New york times
© REUTERS/Carlo Allegri
Twitter users are scratching their heads and openly questioning the New York Times' standards after the outlet published an opinion piece by the Taliban's deputy leader - a man on the FBI's most-wanted list with a $5mn bounty.

Considering the current position of the US in the Middle East, the Times running a piece penned by Sirajuddin Haqqani, entitled 'What We, the Taliban, Want,' did not sit well with many.

Social media users were quick to denounce the piece as "propaganda," with several tweeting that publishing something written by the Taliban is "not a good look" for the NYT. One Twitter commenter wrote: "Nothing screams American defeat more than today's oped."




Others questioned the Times's decision to publish a man who is currently on the FBI's most-wanted list, not to mention his involvement with a terrorist group that kidnapped one of the NYT's own journalists, David Rhode.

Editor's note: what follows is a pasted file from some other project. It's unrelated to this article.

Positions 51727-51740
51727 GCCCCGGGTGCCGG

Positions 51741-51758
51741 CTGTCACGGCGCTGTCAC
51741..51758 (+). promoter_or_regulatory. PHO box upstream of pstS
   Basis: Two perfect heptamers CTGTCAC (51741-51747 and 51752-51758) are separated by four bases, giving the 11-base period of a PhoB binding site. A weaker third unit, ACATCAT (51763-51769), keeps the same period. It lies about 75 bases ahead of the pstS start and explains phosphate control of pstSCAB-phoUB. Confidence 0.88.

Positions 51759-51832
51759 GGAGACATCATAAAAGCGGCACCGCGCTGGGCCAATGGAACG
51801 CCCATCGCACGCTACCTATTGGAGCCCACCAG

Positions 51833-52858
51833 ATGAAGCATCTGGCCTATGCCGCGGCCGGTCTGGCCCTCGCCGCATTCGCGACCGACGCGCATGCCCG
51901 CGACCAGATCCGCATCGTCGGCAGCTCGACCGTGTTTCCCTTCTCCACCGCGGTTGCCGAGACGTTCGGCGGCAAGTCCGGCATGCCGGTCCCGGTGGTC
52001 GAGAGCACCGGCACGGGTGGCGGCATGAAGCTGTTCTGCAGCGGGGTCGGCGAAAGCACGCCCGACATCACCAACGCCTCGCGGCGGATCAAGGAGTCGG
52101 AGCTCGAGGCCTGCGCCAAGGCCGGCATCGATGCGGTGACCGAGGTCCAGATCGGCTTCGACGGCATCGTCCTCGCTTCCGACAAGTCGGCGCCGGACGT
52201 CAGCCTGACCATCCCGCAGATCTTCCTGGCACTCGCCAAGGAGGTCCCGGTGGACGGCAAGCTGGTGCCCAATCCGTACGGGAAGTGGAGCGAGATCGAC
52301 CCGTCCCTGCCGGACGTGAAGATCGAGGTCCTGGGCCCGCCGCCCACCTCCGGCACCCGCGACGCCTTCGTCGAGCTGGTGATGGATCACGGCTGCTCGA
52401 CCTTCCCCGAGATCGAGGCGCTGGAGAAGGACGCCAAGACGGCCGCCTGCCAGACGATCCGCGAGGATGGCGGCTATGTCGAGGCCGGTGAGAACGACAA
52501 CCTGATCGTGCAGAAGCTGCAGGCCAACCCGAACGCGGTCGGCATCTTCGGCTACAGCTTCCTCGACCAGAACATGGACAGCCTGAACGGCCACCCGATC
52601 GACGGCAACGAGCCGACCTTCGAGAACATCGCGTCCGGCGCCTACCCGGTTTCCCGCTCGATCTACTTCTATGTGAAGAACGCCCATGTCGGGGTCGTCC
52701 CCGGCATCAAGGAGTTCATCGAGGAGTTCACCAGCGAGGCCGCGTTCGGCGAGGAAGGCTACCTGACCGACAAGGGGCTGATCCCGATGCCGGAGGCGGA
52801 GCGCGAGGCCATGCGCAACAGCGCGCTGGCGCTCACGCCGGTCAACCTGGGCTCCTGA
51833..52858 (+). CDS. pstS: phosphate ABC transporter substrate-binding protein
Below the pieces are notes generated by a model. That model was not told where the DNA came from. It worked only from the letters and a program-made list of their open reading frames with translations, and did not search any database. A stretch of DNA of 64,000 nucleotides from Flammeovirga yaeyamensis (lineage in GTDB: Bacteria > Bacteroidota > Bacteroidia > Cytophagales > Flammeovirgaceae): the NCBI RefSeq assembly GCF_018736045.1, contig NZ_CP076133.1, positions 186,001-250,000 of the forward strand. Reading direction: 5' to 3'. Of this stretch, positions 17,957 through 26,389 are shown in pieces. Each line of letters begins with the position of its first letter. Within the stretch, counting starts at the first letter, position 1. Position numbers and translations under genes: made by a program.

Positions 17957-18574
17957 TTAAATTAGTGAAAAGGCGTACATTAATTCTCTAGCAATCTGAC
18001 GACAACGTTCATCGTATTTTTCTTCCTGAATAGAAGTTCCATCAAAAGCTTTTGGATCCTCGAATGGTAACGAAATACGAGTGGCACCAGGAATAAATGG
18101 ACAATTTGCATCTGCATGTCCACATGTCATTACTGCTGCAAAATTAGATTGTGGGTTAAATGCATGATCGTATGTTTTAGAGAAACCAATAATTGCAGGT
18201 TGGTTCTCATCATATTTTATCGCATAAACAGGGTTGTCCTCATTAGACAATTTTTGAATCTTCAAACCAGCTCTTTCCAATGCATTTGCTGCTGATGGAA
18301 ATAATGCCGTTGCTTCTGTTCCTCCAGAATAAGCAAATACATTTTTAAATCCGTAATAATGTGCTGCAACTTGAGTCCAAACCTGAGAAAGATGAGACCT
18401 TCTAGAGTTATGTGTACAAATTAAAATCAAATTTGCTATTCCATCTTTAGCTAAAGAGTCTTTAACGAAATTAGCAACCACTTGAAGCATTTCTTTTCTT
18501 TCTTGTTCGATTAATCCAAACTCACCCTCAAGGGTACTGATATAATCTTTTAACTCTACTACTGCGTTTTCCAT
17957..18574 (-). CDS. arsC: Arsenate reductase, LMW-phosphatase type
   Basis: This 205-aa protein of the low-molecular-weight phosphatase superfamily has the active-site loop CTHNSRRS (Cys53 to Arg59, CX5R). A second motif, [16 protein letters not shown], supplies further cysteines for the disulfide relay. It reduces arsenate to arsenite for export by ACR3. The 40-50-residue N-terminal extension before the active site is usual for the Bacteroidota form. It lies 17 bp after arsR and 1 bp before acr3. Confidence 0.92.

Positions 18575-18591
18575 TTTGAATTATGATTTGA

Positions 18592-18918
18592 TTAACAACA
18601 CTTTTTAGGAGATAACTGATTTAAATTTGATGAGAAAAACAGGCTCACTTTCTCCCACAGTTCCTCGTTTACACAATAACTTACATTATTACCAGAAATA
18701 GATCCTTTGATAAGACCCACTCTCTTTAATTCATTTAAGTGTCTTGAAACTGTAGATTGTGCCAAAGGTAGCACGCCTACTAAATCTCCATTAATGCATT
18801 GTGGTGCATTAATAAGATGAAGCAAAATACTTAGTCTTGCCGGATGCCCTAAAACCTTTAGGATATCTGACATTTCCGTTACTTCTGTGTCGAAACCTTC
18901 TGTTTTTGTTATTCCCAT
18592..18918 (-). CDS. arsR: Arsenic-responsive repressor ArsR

Though Haqqani's article was a call for peace, it also went out of its way to defend the Taliban's position against the US military in the Middle East. "We were forced to defend ourselves," he writes, explaining the Islamist terrorist group's fight against "the foreign coalition led by the United States."

Even politicians are taking notice of the piece, including Republican Congresswoman Liz Cheney, daughter of Dick Cheney, the former vice president in the George W. Bush administration.

"Did you pay him for this piece?" the outraged representative asked the Times.

Congressman Jim Banks (R-Indiana), who served in Afghanistan with the US Navy Reserve, tweeted he was "appalled" at the Times running the story.